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Short-stay Schengen visa costs are going up from June: Here’s what you need to know

Short-stay Schengen visa costs are going up from June: Here’s what you need to know

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The cost of a Schengen visa is going up this June, the European Commission has confirmed.

It is increasing in price by 12 per cent. The basic fee for a Schengen visa is going to rise from €80 to €90 for adults and from €40 to €45 for children. The Commission has blamed the price hike on inflation in member states.

It says fees are still “relatively low” compared to the cost of a visa in other countries. The UK, for example, starts at €134, the US around €185 and Australia €117.

Schengen countries include EU member states except Ireland and Cyprus as well as Romania and Bulgaria for land borders. Though they aren’t EU members, Norway, Iceland, Lichtenstein and Switzerland are also part of the Schengen Convention.

The fee for Schengen visas will increase from 11 June this year.

Who needs a Schengen visa?

Schengen visas are needed for non-EU citizens who don’t benefit from the EU/Schengen Area’s 90-day rule. That includes South Africa, India, Pakistan, Sri Lanka and China, among others.

They are needed for tourism or visits to family but can’t be used for work in 28 European countries. With a Schengen visa, you can visit for up to 90 days in any six month period.

People from countries including the US, Canada, the UK and Australia who are visiting for short periods of time don’t need to apply for a Schengen visa. This is because they are entitled to 90 days of visa-free travel out of every 180.

Anyone who wants to stay longer or to stay for work would need to apply for a different visa from the country they want to visit.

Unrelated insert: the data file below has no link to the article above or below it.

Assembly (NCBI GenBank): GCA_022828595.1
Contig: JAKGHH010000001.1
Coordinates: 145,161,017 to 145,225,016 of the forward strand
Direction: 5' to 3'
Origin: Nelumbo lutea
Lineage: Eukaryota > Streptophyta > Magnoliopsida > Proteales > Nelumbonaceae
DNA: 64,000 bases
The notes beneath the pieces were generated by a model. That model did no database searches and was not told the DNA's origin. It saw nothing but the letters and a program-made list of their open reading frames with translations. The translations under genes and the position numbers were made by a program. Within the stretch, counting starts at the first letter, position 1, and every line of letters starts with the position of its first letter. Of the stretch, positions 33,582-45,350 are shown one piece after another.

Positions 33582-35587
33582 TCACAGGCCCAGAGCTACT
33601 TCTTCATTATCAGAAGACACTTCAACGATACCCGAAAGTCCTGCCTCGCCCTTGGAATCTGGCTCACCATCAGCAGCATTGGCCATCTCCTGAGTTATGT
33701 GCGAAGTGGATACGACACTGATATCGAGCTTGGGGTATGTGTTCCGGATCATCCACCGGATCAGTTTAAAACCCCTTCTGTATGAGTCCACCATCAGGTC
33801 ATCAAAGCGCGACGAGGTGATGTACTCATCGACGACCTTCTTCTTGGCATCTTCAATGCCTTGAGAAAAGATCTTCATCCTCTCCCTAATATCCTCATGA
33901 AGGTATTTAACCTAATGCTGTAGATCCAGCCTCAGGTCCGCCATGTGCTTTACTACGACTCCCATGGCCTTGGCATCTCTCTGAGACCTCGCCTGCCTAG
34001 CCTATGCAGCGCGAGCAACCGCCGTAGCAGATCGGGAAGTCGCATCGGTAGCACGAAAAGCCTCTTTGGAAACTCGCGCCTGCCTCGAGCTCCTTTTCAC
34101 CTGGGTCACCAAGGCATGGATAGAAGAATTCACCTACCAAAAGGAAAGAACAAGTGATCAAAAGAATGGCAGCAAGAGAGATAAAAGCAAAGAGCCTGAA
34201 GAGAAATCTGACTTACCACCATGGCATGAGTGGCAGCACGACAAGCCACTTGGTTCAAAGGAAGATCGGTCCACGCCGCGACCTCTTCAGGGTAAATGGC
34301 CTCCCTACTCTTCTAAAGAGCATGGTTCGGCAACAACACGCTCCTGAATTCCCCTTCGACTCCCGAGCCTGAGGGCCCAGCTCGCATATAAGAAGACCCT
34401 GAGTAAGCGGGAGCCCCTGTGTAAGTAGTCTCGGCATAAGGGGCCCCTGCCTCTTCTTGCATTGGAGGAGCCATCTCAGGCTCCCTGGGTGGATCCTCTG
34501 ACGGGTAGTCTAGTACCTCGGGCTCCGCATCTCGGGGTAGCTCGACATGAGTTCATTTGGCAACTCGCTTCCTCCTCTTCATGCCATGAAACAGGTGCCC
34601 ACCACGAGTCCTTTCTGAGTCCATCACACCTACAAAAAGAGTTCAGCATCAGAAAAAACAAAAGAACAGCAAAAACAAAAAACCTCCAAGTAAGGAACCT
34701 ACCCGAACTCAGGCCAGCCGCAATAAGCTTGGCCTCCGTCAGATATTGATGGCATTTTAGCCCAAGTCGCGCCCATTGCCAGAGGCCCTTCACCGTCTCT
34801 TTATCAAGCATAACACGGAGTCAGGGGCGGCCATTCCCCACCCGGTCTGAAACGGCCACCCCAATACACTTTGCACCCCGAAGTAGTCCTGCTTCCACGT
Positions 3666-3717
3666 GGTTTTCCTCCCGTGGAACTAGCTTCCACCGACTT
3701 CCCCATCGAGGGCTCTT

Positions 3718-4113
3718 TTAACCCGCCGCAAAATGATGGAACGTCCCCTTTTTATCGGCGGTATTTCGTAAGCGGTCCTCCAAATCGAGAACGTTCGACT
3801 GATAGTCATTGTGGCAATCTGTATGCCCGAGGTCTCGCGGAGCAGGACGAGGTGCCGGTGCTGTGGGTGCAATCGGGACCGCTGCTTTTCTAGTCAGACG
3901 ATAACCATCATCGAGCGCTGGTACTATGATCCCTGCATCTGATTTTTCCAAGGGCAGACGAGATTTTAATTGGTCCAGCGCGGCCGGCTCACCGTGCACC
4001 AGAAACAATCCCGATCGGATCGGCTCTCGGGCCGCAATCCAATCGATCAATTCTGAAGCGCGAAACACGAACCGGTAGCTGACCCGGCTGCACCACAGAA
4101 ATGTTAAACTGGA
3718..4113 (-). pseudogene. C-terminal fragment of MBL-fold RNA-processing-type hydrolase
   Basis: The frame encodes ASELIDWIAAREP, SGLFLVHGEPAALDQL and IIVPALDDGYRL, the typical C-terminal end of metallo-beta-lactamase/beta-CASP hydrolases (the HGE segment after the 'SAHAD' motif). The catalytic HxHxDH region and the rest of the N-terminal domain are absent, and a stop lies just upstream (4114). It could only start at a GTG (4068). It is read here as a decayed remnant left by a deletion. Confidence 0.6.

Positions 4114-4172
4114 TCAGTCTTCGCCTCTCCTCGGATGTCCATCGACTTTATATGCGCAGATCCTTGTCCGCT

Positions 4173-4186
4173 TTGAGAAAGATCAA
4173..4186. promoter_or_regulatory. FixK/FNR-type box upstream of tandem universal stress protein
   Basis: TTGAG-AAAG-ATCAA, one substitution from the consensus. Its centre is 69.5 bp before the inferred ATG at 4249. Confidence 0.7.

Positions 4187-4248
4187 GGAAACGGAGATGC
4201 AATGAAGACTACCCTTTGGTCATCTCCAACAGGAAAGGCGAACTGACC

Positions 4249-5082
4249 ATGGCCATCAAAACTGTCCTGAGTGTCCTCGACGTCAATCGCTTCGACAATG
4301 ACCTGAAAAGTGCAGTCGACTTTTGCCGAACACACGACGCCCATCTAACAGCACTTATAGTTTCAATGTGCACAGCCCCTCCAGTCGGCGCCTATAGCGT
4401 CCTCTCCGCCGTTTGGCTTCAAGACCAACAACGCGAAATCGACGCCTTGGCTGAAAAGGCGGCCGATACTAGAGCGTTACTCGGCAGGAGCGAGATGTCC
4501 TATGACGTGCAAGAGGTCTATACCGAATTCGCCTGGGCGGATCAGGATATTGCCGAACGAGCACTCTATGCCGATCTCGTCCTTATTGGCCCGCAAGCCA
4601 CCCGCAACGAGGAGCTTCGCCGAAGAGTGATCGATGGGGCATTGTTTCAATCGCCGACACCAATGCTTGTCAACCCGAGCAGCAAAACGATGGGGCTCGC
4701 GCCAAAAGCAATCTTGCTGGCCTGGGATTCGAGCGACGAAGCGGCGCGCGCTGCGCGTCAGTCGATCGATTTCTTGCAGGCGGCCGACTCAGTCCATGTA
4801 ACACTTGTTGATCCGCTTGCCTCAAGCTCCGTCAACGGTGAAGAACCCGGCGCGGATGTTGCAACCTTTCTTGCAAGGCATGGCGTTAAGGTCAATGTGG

Why are Schengen visa fees going up?

Every three years the Commission assesses these fees and can increase them based on a list of “objective criteria”. This includes inflation rates and the average salary of a civil servant in member states.

It proposed the price hike on 2 February after a meeting in December where member states supported the revision with an “overwhelming majority”.

The Commission has also proposed to let external providers of Schengen visas increase their fees in line with the revision.

The maximum amount that external providers, such as visa agencies which collect Schengen visa applications on behalf of the member states, can charge is usually half the standard fee. It has proposed raising this from €40 to €45.

In contrast, the fee for a Schengen visa extension will remain fixed at €30.

The EU is also considering increasing fees even further for countries that show “insufficient cooperation on readmission” – accepting the re-entry of individuals expelled from member states.

For countries that have not demonstrated cooperation in citizen readmission, the cost could increase from €120 to €135 and from €160 to €180.

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